Governor Haruhiko Kuroda said the Bank of Japan won’t buy bonds just to keep down government debt-servicing costs after it achieves its goal of stable 2 percent inflation.
“If we reach our target and prices are stable, we have no intention of moving away from our goal and implementing policy to reduce debt servicing costs,” Kuroda said in parliament today in response to a question from opposition lawmaker and former Economy Minister Seiji Maehara, who said “the BOJ could be smacked around and told to do something” if yields rise.
Unprecedented easing has helped suppress yields on 10-year government bonds to the lowest in the world even as inflation has accelerated to the fastest pace since 2008. The challenge for Kuroda and Abe will be to avoid any abrupt yield increases should a pickup in prices to the BOJ’s target prompt the central bank to consider an exit from record bond purchases.
“Kuroda is delivering a message that the government must continue efforts to reduce Japan’s massive debt and that the BOJ won’t be a buyer forever,” Hideo Kumano, executive chief economist at Dai-ichi Life Research Institute in Tokyo. “It’s clear Kuroda sees the need for another sales-tax increase next year. Kuroda thinks the BOJ can cope with the economy if the tax hike puts it in danger.”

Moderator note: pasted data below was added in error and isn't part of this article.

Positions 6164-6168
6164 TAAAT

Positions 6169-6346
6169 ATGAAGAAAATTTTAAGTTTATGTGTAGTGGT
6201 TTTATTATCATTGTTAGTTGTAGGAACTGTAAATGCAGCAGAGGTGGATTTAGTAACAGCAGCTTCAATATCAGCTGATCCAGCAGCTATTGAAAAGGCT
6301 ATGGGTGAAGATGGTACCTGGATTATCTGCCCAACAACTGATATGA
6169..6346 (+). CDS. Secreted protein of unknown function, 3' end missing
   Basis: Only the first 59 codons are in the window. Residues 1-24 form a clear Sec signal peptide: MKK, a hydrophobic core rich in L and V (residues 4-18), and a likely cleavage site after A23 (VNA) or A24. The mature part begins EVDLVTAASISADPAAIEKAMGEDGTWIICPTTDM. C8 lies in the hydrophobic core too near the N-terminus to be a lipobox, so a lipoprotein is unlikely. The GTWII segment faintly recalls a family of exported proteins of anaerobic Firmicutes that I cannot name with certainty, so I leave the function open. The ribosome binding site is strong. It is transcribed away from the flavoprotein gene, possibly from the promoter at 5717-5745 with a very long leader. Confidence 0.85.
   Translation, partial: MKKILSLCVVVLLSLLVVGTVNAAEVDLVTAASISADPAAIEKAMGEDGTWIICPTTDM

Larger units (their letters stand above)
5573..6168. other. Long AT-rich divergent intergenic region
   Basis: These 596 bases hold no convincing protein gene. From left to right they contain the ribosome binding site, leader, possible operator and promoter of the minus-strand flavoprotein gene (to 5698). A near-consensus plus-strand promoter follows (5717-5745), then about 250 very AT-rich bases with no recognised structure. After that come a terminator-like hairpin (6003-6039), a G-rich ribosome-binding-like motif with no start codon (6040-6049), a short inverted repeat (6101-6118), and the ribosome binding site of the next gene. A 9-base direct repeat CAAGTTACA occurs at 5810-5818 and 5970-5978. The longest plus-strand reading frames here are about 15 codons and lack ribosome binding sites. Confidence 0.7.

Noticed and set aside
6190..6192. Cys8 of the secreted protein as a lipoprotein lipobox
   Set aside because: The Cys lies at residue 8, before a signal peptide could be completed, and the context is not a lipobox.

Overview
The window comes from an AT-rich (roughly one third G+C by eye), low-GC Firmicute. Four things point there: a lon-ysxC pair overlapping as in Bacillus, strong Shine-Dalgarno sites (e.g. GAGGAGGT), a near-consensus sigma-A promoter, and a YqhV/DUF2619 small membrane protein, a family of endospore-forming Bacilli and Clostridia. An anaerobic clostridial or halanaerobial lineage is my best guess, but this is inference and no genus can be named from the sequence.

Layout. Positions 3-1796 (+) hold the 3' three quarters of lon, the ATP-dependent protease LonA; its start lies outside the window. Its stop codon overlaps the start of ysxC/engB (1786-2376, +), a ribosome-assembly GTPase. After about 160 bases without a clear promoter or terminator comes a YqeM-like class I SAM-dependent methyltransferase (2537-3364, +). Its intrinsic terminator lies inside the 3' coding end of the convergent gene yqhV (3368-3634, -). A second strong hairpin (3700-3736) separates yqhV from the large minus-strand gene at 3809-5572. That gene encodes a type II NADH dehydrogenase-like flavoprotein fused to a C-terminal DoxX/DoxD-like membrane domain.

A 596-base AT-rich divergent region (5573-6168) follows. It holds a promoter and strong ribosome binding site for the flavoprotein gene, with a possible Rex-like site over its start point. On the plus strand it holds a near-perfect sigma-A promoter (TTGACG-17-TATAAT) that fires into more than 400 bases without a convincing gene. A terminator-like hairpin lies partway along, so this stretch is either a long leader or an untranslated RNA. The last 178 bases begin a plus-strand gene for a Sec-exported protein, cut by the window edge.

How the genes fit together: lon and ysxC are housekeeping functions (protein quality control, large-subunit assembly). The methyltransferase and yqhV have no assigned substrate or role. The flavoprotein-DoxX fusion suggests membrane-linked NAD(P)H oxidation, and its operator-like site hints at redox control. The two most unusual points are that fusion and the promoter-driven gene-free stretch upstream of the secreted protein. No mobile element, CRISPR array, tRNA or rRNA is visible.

The 10-year government bond yield was unchanged at 0.605 percent at 12:30 p.m. in Tokyo. After the BOJ announced unprecedented easing in April last year, the yield swung from a record low of 0.315 percent to as much as 1 percent in the next month.
The government raised the sales levy this month to 8 percent from 5 percent — the first increase since 1997 — as Abe tries to rein in the world’s biggest debt burden. A further increase to 10 percent is scheduled for October 2015, pending a government decision later this year.
“The BOJ strongly hopes that the government will steadily work toward financial consolidation,” said Kuroda.